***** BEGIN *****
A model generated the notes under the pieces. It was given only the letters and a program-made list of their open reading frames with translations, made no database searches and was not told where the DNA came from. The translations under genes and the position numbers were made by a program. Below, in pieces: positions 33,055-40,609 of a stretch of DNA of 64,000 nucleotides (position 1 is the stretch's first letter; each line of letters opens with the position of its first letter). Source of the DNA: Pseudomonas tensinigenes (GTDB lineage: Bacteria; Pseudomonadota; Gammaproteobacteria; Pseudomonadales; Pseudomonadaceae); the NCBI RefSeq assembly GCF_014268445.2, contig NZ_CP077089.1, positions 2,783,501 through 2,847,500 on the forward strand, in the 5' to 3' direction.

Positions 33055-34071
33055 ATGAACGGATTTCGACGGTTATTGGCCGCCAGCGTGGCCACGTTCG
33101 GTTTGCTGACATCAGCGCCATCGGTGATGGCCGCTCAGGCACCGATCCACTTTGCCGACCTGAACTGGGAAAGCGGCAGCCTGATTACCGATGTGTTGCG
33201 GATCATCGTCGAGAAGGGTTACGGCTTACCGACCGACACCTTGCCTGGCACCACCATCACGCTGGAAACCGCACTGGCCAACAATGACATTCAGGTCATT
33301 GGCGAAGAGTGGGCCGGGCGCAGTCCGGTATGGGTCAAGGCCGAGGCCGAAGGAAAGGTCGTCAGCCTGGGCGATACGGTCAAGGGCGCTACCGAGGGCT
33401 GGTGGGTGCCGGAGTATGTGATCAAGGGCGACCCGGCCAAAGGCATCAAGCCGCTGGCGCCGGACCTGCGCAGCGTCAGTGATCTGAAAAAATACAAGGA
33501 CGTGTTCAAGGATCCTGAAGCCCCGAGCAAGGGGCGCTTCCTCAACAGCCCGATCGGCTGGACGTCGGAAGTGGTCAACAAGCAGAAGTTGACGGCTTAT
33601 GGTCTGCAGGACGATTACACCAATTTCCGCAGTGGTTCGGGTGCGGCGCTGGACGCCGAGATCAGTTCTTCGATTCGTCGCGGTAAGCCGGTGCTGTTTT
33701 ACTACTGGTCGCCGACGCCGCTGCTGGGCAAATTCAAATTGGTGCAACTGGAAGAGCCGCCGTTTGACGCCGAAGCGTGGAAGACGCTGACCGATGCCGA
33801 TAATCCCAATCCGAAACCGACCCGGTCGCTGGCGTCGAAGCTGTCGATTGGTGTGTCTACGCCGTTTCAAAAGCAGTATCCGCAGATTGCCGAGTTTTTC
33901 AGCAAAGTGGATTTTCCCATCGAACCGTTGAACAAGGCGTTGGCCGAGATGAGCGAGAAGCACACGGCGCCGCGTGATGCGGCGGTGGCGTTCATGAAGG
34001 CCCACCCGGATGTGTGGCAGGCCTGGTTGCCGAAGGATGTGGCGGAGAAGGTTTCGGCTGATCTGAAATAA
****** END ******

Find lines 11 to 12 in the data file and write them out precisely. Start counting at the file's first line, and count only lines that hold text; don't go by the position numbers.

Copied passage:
33801 TAATCCCAATCCGAAACCGACCCGGTCGCTGGCGTCGAAGCTGTCGATTGGTGTGTCTACGCCGTTTCAAAAGCAGTATCCGCAGATTGCCGAGTTTTTC
33901 AGCAAAGTGGATTTTCCCATCGAACCGTTGAACAAGGCGTTGGCCGAGATGAGCGAGAAGCACACGGCGCCGCGTGATGCGGCGGTGGCGTTCATGAAGG